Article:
Individuals aged 60 and older are most at risk for severe WNV infection. Researchers say this could be down to impairments in the early immune response to the virus.
Study author Michael Diamond, of Washington University in St. Louis, and colleagues found that many important components of the early immune response to the West Nile Virus (WNV) were impaired in elderly mice, which may explain why elderly people are more vulnerable to the virus.
WNV is most common in Africa, Europe, the Middle East, North America and West Asia. The virus is primarily transmitted to humans through the bite of an infected mosquito.
Around 70-80% of people who become infected with WNV will not experience symptoms, while around 20% of infected people may experience fever, diarrhea, headache, rash, body aches, joint pains and vomiting.
In less than 1% of cases, WNV can cause neurological illness, such as encephalitis or meningitis. Symptoms include headache, fever, disorientation, tremors, coma, muscle weakness and paralysis. Death occurs in around 10% of severe WNV cases.
While serious illness from WNV can occur in individuals of any age, the elderly are most at risk. "In the elderly, the virus crosses the blood-brain barrier at increased frequency and infects neurons of the brain and spinal cord; this is associated with a 5-10% case-fatality rate," note Diamond and colleagues.
For their study, the team sought to determine the mechanisms underlying elderly individual's vulnerability to WNV.
Early specific immune response to WNV weaker in elderly mice
The researchers infected 4-month-old mice (the equivalent to young adults) and 18-month-old mice (the equivalent to elderly adults) with WNV.
Compared with younger mice, the older mice were three times more likely to die from WNV infection. What is more, the virus levels in the brains of older mice were 20 times higher than those of the younger mice.
- Birds are the natural host of WNV - mosquitoes become infected by feeding on infected birds
- Though there is a vaccine to protect horses against WNV, there is currently no vaccine to protect humans against the virus
- The majority if WNV infections in the US occur between June and September.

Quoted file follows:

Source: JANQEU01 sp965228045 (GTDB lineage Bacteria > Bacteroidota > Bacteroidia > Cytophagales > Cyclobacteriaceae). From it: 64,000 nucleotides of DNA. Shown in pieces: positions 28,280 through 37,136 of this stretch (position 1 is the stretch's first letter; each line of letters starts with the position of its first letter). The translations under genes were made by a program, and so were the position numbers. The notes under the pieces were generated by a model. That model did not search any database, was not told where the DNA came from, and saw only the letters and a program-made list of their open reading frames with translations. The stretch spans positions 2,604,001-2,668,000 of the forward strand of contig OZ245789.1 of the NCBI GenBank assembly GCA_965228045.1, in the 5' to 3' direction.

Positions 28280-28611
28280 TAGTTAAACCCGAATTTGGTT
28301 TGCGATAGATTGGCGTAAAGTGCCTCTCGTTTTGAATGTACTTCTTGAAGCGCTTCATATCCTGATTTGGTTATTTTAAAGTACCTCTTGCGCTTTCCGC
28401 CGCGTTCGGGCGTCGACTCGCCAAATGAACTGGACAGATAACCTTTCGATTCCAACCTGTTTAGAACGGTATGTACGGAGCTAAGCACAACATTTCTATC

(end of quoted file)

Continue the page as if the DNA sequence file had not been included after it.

The researchers compared and analyzed the immune response to WNV infection of the older mice with that of the younger mice.
Shortly after transmission of WNV, the early specific immune response, or adaptive immune response, to the virus was weaker in the older mice than in the younger mice. In other words, the WNV-specific antibody responses in the older mice were less potent than those of the younger mice. Older mice also had weaker long-term antibody memory responses than younger mice.
In addition, the researchers found that the formation of "germinal centers" in the older mice was delayed.
Germinal centers are the home to draining lymph nodes (DLNs), which are areas close to the initial infection site. Immune cells - antigen-presenting cells, helper T cells and B cells - flock to DLNs and form the germinal centers in order to create a specific antibody response. A delay in formation of these germinal centers explains the weaker adaptive immune response identified in older mice.
On closer examination of the DLNs in the older mice, the team found there were fewer helper T cells, which indicates that the helper T cells of older mice have a lesser ability to migrate to DLNs.
This theory was confirmed when the researchers transplanted helper T cells from both younger and older mice into younger mice. Using live microscopy, they saw that the helper T cells of older mice were less able to flock to DLNs.
The team also found that the DLNs of the older mice had lower levels of immune stimulators called chemokines, which reduced their ability to attract other immune cells in order to form germinal centers.
Even short delays in immune cell response may raise risk of severe infection outcomes
The researchers note that, while the identified impairments in the DLNs of older mice were moderate, even short delays in the migration of immune cells to DLNs may trigger a reduction in WNV-specific antibody response in the early stages of infection.
A reduction in the WNV-specific antibody response after transmission can lead to higher viral loads early on, the researchers explain, which increases the likelihood of WNV infection reaching the brain and causing severe outcomes.
"Because the rapid production of neutralizing and inhibitory antibodies is essential for limiting WNV replication and dissemination, even a modest delay in the kinetics of the humoral response in elderly persons could increase susceptibility to virus infection," they explain, adding:
"As functional deficits in the cells that coordinate early adaptive immune response and the lymph node microenvironment exist, strategies to correct these defects in at-risk individuals could improve responses to vaccines and limit replication of microbes that promote rapid disease pathogenesis."
Earlier this month, the National Institutes of Health announced that an experimental vaccine for WNV is to enter human trials.